Slowly But Surely — The Amazon Shows Signs of Healing in 2023

2 months ago Amazon

The Amazon is the world’s single largest rainforest – the most biodiverse ecosystem on the planet, and home to rare and precious species of plant and wildlife, alongside a large population of local indigenous people. This vibrant and environmentally vital rainforest spans parts of Venezuela, Guyana, Suriname, Brazil, Bolivia, Peru, Ecuador and Colombia. 

 

Sadly, the Amazon has been under increasing threat of deforestation, due to the clearing of land for crop production, animal agriculture, logging, mining, infrastructure, and industrial development. For decades, large swathes of rainforest have been slashed and burned for these commercial activities. Since 1988, an average of 10,000 acres of the Amazon has been lost to deforestation every day and in 2021 alone, around 4.8 million acres of rainforest were destroyed.

 

 

As commercial enterprises grow, more areas of this natural wonder are being cleared at a hazardous and unsustainable rate. Widespread deforestation in the Amazon has eradicated countless plant and wildlife species and endangered the lives of local indigenous communities through displacement.

 

Deforestation also threatens one of our most crucial weapons against the impending climate crisis – the Amazon’s incredible ability to act as a huge ‘carbon sink’ and absorb CO2 emissions from fossil fuels.

 

Light on the Horizon

 

Thankfully, this year brought some much-needed good news, with loss of forest cover falling by 55.8% between January to November 2023, compared to the same period the year prior. This is a major development and a promising sign in the global crusade against climate change.

 

This rapid progress can be linked to recent political changes in Brazil. A new, environmentally driven administration, led by Luiz Inácio Lula da Silva is taking action to save South America’s largest biome from dying out. Since taking power at the beginning of the year, Lula has implemented penalties for land grabbers, driven out illegal miners, demarcated more indigenous land and created new conservation areas.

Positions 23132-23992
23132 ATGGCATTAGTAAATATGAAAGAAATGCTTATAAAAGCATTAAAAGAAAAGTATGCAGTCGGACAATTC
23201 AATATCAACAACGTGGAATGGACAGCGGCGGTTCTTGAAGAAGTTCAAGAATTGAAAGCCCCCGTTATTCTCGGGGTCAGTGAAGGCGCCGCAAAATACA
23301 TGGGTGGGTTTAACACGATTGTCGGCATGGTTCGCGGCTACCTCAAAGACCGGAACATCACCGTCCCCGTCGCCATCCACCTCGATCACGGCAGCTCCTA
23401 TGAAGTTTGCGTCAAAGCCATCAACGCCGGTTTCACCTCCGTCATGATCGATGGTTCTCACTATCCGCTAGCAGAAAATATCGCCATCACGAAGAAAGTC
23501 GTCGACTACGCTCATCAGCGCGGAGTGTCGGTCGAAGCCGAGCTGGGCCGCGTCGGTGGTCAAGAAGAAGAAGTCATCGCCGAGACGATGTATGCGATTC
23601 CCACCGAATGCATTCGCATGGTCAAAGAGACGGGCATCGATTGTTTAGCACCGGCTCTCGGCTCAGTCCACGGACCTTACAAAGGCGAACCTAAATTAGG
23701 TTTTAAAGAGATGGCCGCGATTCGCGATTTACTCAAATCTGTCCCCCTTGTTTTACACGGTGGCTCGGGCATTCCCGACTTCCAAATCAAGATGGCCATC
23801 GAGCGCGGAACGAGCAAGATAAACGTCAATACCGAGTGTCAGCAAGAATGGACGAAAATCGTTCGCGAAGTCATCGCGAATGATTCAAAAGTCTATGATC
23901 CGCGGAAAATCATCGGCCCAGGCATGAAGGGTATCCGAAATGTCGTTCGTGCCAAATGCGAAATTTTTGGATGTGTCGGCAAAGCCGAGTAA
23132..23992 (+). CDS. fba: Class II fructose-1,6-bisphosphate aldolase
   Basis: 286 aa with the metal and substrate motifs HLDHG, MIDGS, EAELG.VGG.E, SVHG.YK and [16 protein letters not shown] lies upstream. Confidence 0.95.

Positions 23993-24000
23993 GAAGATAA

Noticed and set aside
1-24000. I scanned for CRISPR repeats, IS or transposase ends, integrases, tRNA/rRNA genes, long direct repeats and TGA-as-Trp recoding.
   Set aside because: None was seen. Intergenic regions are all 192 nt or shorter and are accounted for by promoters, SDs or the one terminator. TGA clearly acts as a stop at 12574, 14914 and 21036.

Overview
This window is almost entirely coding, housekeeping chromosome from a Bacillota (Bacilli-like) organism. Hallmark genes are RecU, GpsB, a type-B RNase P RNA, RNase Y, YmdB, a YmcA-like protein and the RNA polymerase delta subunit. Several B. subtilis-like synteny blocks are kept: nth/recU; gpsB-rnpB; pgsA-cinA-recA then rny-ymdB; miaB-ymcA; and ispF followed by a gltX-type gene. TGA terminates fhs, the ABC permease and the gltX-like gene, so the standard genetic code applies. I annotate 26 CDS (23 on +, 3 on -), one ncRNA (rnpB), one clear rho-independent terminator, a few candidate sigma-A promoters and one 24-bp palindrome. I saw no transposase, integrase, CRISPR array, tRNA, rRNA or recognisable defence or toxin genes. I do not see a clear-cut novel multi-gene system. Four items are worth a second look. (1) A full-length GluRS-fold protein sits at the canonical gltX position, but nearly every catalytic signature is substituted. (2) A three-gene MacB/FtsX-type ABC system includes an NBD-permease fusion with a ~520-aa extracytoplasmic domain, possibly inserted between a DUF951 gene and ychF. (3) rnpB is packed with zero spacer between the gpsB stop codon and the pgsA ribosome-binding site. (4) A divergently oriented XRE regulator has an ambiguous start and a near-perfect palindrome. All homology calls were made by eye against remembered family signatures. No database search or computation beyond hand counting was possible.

The Brazilian President’s ambitious pledge to end illegal deforestation of the Amazon by 2030 has also gained regional support. In August, the eight South American nations that make up the Amazon rainforest agreed to adopt the zero-deforestation pledge. This partnership is the most ambitious government effort yet to protect and preserve the world’s largest rainforest. And it doesn’t end there – Lula says he will push for continued reductions in the lead-up to the United Nations climate conference COP30, which will be hosted by Brazil in the city of Belém in 2025.

 

Doing Our Part

 

Aqua Expeditions is committed to acting responsibly and promoting sustainability practices across our operations in the Peruvian Amazon. Our thoughtful small-ship expeditions have a focus on environmental and social responsibility and giving back to local communities. Aqua has paved the way for more sustainable river and sea explorations and educating crew, guests, and local communities on the importance of preserving these fragile ecosystems. Our environmental programs include the repopulation of endangered species, such as the paiche fish and taricaya turtles in the Amazon.

 

 

Our strong commitment to preserving the environment in the Peruvian Amazon includes food sustainability. This is reflected in the authentic Peruvian dishes which are served aboard our Amazon vessels, Aqua Nera and Aria Amazon. We’re proud of our long-standing partnership with world-renowned Peruvian chef Pedro Miguel Schiaffino, known for pioneering and developing ‘Rainforest-to-Table’ cuisine, using native and locally grown Amazonian ingredients and working closely with local farmers and food producers to responsibly source produce.

 

In 2010, Schiaffino founded Despensa Amazonica, a non-profit organization that promotes environmental and economic sustainability in the Amazon through food. In 2017, the organization began connecting sustainable paiche fishermen in the Pacaya Samiria National Reserve with chefs in Lima’s top restaurants, resulting in higher wages for participating fisherman, more responsibly regulated fisheries, and access to whole fresh paiche for Lima restaurants. Schiaffino also works with the local community to help them commercialize, market, and sell everything from smoked salt, piquant sauces to a nutritious peanut and corn drink. With increased financial stability, communities are in a stronger position to resist logging companies and other environmentally destructive forces from taking over their land.

 

Alongside Chef Schiaffino, Aqua Expeditions is committed to preserving the Amazon’s precious river and ecosystems as our guests explore this fascinating but endangered region. Information about our responsible travel initiatives can be found here.